Mar. Drugs 2014, 12(3), 1317-1334; doi:10.3390/md12031317

Article
Isolation and Characterization of the Diatom Phaeodactylum Δ5-Elongase Gene for Transgenic LC-PUFA Production in Pichia pastoris
Mulan Jiang 1,2,, Bing Guo 1,, Xia Wan 1,2, Yangmin Gong 1,2, Yinbo Zhang 1 and Chuanjiong Hu 1,2,*
1
Key Laboratory of Biology and Genetic Improvement of Oil Crops, Ministry of Agriculture, Oil Crops Research Institute of Chinese Academy of Agricultural Sciences, Wuhan 430062, China; E-Mails: mljiang@oilcrops.cn (M.J.); tcguobing@126.com (B.G.); wanxia@oilcrops.cn (X.W.); gongyangmin@caas.cn (Y.G.); zhangyinbo@caas.cn (Y.Z.)
2
Hubei Key Laboratory of Lipid Chemistry and Nutrition, Wuhan 430062, China
These authors contributed equally to this work.
*
Author to whom correspondence should be addressed; E-Mail: huchuanjiong@caas.cn; Tel.: +86-27-8683-8791; Fax: +86-27-8681-6451.
Received: 12 November 2013; in revised form: 13 February 2014 / Accepted: 17 February 2014 /
Published: 7 March 2014

Abstract

: The diatom Phaeodactylum tricornutum can accumulate eicosapentaenoic acid (EPA) up to 30% of the total fatty acids. This species has been targeted for isolating gene encoding desaturases and elongases for long-chain polyunsaturated fatty acid (LC-PUFA) metabolic engineering. Here we first report the cloning and characterization of Δ5-elongase gene in P. tricornutum. A full-length cDNA sequence, designated PhtELO5, was shown to contain a 1110 bp open reading frame encoding a 369 amino acid polypeptide. The putative protein contains seven transmembrane regions and two elongase characteristic motifs of FLHXYHH and MYSYY, the latter being typical for microalgal Δ5-elongases. Phylogenetic analysis indicated that PhtELO5 belongs to the ELO5 group, tightly clustered with the counterpart of Thalassiosira pseudonana. Heterologous expression of PhtELO5 in Pichia pastoris confirmed that it encodes a specific Δ5-elongase capable of elongating arachidonic acid and eicosapentaenoic acid. Co-expression of PhtELO5 and IsFAD4 (a ∆4-desaturase from Isochrysis sphaerica) demonstrated that the high-efficiency biosynthetic pathway of docosahexaenoic acid was assembled in the transgenic yeast. Substrate competition revealed that PhtELO5 exhibited higher activity towards n-3 PUFA than n-6 PUFA. It is hypothesized that Phaeodactylum ELO5 may preferentially participate in biosynthesis of transgenic LC-PUFA via a n-3 pathway in the yeast host.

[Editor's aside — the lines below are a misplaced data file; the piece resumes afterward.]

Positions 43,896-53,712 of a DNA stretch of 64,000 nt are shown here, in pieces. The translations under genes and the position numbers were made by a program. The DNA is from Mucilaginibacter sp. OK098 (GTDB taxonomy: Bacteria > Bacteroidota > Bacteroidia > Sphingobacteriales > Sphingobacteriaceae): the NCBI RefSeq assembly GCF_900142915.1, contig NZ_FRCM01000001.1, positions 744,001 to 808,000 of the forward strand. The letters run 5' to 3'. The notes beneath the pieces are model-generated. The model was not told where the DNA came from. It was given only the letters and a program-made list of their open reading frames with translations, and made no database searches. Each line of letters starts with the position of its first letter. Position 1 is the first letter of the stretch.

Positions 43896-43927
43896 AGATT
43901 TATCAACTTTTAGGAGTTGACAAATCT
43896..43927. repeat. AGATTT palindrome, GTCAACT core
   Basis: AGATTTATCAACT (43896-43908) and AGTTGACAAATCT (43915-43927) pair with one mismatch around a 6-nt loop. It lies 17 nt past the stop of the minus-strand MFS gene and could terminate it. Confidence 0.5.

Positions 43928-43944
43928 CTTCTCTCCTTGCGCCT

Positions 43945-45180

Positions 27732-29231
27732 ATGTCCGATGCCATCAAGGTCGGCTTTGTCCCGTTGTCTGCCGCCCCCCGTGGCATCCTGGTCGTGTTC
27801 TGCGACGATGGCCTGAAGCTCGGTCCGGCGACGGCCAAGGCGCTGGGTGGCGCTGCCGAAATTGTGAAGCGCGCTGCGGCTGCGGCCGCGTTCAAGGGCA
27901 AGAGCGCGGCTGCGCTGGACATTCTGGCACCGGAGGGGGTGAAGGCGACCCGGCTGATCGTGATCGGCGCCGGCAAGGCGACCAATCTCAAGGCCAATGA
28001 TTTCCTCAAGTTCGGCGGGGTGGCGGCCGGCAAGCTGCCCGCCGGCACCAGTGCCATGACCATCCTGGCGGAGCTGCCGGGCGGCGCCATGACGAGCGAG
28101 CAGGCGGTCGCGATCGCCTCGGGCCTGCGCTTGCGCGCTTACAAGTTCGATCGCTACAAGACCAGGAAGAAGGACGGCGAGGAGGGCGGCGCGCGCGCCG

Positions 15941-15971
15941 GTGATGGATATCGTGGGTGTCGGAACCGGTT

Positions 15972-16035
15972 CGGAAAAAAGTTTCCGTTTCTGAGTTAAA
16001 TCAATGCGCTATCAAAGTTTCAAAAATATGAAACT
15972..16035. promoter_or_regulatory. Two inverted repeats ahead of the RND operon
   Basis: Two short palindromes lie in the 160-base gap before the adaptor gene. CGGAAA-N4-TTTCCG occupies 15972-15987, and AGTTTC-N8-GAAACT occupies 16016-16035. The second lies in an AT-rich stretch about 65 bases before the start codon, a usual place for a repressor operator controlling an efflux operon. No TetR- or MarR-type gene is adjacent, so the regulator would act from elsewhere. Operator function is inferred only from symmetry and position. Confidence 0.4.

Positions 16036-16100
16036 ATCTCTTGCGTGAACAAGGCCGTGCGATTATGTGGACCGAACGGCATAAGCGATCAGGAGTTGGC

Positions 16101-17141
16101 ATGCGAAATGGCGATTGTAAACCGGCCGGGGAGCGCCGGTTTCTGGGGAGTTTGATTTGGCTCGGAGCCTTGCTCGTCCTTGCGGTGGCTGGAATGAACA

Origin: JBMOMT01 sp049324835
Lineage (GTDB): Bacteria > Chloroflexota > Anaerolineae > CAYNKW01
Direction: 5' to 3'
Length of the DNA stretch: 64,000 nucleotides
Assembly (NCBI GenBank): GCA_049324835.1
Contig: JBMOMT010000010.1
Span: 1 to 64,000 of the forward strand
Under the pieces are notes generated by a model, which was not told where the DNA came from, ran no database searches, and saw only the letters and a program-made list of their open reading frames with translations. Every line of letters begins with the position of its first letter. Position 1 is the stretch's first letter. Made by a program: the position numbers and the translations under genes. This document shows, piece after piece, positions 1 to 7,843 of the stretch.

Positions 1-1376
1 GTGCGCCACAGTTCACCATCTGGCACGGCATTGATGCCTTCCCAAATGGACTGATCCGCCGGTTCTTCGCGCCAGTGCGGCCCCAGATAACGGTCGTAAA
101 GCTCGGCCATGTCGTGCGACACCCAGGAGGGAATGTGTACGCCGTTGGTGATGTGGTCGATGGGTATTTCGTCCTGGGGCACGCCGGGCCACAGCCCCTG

Keywords:
diatom fatty acids metabolites; Phaeodactylum Δ5-elongase; functional stacking of ELO5 and FAD4

1. Introduction

Polyunsaturated fatty acids (PUFAs) are fatty acids of 18 carbons or more in length with two or more double bonds. They can be classified into n-6 and n-3 major groups, depending on the position of the first double bond proximate to the methyl end of the fatty acid. PUFAs are important structural components that confer membrane fluidity and selective permeability [1,2,3]. Deficiencies in long chain (LC) PUFAs such as DHA and ARA have been associated with disorders in cognitive function, early infancy and various other physiological processes. The n-3 PUFAs including DHA and EPA can be used as preventive drugs and supplements [3,4,5,6]. They can be obtained either through diet of marine fish or synthesized from dietary essential fatty acids. However, the marine fish industry is increasingly declining due to overfishing and environmental pollution. It is imperative to develop sustainable and alternative sources of LC-PUFAs [7,8]. One strategy is to make use of high-efficiency desaturase and elongase genes for transgenic production of LC-PUFAs [7].